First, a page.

Mutualism: imagining a symbiotic relationship between shareholders and corporations

Paul Hodgson reflects on SEC Commissioner Stein’s latest speech

In her recent speech at Stanford University, ‘Mutualism: reimagining the role of the shareholders in modern corporate governance’, SEC Commissioner Kara Stein asks the question: “Are shareholders merely extras in the corporate movie? Or are they lead actors that need to be empowered so that they can successfully play their roles?” She uses the speech to introduce the concept of mutualism, describing it as a symbiotic relationship; when all the actors in the corporate universe work together, she says “companies tend to be more resilient and prosperous”. But she believes that companies are moving away from mutualism, and that this will harm companies, and shareholders.
Then the speech gets a little lost in discussions of cybersecurity and gender diversity on boards, tenuously linked into the problem of a lack of mutualism by this: “Boards can and should be a bridge to investors, but too often they are a wall”. While this is true, opting for regulations to force companies to properly disclose their cybersecurity risk management is not an encouragement of mutualism.
Stein does not draw the parallel herself, but the distinction here is between what the ancient Greeks thought of as democracy and what we have now. In ancient Greece, decisions were made by the people for the people, the demos. Now, we elect politicians to make those decisions for us, so we are one step removed from the process. That is also the case in the modern corpocracy.She does point to problems that exacerbate this situation, such as dual class share structures, that, she says “turn the mutualism underlying the corporation-shareholder relationship on its head”. And while engagement has increased, she admits, it is only with the largest shareholders. Companies seek to ignore other shareholders, even though they introduce ideas that benefit the bottom line well before management and board accept such concepts.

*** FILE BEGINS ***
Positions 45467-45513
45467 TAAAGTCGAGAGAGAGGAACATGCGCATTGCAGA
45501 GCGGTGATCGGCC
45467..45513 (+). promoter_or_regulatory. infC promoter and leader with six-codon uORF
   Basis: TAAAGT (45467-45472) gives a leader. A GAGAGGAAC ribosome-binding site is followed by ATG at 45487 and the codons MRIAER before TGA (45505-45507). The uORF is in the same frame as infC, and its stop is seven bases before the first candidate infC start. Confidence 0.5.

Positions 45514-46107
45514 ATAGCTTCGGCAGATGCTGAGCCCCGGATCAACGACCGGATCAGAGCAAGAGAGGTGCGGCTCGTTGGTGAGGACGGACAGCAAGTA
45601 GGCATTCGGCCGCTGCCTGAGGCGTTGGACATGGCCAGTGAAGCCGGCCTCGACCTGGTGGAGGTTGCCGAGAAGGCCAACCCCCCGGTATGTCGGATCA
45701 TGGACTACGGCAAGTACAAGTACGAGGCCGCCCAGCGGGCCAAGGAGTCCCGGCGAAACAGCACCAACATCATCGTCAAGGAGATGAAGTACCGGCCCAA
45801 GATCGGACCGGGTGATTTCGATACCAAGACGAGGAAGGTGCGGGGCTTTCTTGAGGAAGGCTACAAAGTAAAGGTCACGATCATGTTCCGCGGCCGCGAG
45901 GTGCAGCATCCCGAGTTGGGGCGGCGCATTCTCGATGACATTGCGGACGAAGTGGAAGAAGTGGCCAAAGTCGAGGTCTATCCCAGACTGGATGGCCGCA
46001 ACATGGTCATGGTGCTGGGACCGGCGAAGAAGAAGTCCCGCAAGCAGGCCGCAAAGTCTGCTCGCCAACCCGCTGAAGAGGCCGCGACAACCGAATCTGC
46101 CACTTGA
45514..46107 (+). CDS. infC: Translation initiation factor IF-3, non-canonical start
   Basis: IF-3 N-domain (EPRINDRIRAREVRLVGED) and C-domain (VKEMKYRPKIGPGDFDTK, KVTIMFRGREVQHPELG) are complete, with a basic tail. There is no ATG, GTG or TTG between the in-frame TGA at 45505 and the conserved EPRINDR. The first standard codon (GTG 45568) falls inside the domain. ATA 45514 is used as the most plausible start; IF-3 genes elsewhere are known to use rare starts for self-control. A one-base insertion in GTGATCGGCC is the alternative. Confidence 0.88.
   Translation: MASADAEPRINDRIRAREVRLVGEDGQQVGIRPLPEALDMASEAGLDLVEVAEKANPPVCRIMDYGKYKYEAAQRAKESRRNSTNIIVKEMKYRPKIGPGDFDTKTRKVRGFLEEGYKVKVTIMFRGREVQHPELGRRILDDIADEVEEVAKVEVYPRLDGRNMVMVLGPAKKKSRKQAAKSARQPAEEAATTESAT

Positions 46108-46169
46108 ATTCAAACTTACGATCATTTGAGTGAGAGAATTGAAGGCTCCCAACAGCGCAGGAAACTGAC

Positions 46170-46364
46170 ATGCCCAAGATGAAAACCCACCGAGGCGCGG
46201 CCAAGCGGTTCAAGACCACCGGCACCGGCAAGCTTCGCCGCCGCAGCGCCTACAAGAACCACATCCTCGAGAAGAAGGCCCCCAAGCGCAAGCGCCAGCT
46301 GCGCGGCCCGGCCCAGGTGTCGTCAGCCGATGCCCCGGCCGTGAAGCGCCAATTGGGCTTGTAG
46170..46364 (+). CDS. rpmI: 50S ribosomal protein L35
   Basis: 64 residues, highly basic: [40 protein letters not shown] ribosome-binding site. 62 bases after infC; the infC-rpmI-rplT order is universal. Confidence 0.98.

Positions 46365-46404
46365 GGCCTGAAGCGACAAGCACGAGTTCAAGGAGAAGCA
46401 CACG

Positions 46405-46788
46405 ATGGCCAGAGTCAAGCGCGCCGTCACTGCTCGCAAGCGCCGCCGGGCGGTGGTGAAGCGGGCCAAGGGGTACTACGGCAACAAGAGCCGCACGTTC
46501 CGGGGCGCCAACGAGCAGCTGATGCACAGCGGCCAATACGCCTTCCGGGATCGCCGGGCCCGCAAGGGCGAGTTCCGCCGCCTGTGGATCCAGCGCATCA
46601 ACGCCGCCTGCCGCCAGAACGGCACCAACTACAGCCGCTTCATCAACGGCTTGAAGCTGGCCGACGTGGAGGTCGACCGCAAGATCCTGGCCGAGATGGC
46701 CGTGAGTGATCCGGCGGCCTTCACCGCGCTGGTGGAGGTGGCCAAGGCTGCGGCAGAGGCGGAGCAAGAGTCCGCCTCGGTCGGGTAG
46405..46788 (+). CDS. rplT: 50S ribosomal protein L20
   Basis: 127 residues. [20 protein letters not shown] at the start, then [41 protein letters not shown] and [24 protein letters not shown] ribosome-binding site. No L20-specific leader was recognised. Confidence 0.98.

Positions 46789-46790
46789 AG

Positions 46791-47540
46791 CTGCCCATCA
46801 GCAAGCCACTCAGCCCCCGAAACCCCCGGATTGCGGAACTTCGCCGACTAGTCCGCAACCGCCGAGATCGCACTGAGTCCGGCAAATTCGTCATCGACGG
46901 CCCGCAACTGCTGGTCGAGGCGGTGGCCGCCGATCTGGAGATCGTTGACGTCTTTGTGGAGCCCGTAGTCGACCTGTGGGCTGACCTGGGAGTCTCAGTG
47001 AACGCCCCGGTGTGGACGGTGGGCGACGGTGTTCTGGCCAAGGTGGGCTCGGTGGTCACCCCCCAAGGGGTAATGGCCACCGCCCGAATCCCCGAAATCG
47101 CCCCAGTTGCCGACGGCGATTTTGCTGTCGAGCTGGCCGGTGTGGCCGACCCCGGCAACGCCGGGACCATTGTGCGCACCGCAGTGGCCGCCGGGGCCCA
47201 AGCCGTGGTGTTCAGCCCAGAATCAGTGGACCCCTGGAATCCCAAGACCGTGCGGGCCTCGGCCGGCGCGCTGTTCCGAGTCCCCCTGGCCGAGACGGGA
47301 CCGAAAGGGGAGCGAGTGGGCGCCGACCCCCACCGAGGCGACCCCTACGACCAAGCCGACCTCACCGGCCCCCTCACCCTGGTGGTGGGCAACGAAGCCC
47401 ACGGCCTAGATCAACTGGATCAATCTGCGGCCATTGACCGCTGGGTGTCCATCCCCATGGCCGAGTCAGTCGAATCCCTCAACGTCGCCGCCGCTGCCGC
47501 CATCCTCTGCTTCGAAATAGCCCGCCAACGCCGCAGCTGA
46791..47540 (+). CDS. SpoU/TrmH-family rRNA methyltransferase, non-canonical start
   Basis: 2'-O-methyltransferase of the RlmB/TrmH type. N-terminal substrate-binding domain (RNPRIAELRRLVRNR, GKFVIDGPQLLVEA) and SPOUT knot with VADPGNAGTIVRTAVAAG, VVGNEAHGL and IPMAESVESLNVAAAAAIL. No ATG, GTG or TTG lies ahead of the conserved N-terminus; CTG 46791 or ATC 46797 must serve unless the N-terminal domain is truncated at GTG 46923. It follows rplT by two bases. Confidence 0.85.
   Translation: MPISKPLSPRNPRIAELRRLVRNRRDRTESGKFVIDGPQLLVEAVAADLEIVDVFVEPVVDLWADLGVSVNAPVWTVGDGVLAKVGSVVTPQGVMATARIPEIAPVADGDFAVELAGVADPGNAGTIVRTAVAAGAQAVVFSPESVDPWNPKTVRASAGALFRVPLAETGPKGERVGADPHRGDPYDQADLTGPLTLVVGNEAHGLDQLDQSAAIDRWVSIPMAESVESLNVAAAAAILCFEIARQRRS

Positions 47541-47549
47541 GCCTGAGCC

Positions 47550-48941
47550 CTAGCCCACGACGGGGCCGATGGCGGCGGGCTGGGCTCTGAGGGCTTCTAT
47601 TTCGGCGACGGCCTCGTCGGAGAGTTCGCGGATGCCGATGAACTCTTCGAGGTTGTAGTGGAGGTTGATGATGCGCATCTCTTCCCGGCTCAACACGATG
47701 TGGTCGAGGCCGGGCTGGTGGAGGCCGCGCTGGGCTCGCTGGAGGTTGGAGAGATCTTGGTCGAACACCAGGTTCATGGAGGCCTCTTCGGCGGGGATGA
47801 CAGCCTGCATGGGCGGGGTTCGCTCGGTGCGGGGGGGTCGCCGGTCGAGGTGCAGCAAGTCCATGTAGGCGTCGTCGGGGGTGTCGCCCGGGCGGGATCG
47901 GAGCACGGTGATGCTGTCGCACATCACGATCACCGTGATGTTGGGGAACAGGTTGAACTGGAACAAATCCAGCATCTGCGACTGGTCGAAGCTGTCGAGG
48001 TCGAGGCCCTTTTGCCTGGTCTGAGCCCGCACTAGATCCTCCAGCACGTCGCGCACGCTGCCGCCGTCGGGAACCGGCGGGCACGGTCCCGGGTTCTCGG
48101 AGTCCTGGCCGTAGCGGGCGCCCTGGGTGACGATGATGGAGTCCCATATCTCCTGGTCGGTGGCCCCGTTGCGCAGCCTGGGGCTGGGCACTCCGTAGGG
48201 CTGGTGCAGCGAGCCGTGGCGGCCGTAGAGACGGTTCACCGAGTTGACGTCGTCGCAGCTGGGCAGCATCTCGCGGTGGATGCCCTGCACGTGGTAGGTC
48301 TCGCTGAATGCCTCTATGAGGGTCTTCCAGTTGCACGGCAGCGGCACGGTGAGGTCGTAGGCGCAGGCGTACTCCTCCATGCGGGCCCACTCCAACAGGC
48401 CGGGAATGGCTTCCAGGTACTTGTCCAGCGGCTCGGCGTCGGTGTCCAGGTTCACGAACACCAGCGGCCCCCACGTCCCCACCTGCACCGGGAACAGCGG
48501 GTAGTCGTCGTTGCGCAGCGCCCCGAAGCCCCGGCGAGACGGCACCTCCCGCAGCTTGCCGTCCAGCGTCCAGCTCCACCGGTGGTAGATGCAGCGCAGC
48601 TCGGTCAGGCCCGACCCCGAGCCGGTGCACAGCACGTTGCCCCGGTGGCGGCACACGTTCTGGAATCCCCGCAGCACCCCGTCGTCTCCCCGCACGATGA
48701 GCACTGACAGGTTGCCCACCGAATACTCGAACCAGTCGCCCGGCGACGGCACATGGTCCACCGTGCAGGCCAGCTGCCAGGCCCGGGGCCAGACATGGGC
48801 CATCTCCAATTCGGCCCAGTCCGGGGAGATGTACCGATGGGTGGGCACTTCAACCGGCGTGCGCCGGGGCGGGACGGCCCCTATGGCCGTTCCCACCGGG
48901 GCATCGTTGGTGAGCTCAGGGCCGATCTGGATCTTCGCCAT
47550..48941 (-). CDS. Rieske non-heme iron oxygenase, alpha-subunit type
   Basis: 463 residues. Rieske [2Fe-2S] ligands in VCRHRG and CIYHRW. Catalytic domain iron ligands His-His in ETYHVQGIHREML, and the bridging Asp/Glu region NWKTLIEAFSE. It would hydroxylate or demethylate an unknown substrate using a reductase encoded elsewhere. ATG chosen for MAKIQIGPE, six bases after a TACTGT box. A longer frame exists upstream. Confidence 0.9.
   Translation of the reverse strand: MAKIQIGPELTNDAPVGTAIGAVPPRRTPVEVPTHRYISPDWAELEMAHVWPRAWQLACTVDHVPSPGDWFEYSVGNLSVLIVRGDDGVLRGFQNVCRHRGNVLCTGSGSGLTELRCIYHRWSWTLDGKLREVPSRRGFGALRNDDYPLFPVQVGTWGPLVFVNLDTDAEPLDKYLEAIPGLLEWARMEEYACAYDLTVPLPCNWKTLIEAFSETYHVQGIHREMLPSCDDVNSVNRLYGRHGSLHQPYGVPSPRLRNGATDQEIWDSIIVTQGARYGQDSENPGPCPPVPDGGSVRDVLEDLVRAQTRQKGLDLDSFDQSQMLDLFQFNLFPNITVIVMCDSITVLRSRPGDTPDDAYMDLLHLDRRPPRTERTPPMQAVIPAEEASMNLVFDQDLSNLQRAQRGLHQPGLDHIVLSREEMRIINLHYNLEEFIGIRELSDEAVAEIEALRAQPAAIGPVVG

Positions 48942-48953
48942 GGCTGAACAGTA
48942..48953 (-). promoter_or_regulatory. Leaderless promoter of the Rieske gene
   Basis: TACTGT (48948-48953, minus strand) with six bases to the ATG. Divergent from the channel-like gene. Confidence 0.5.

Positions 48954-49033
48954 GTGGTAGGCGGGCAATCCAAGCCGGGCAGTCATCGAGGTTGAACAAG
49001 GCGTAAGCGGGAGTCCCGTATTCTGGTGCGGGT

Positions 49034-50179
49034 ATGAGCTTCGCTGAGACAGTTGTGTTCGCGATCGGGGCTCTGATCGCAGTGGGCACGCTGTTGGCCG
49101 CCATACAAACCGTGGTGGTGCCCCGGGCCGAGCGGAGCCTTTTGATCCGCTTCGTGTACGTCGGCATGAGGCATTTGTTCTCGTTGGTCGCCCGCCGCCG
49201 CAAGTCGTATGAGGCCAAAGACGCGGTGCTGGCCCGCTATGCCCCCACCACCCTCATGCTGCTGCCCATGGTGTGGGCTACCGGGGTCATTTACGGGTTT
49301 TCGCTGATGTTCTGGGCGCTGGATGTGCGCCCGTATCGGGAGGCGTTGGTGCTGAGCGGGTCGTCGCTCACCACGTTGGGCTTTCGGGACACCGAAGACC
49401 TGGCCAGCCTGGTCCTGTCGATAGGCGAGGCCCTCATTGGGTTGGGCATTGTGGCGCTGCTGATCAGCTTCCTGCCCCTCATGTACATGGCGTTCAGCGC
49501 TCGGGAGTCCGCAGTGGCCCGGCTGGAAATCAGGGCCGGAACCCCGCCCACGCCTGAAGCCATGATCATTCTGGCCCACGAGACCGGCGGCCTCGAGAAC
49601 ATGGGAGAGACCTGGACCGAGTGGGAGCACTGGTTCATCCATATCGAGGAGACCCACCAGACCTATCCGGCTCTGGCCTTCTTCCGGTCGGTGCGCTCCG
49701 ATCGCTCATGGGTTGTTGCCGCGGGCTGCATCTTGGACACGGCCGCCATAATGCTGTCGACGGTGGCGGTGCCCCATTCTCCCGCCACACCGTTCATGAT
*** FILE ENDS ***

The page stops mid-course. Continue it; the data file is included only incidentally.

Stein offers some potential solutions to the shareholder management divide. Number one is for retail shareholders to be allowed to vote through social media or a mobile phone application, as in Estonia. She also suggests companies use blockchain technology to identify who their shareholders actually are, and communicate with them directly, rather than through mutual fund and bank intermediaries. And finally, she calls on the SEC to finalise the rules surrounding universal proxy cards. These seem week solutions to a huge problem, tinkering around the edges, rather than getting to the source of the problem and wrestling with it there. One question she asks, however, seems to me the most pertinent: “Is shareholder activism a symptom of an underlying problem or part of the cure?” She says we need to get back to a more mutualistic relationship to answer the question; but the answers to me seem obvious. Yes, to both questions.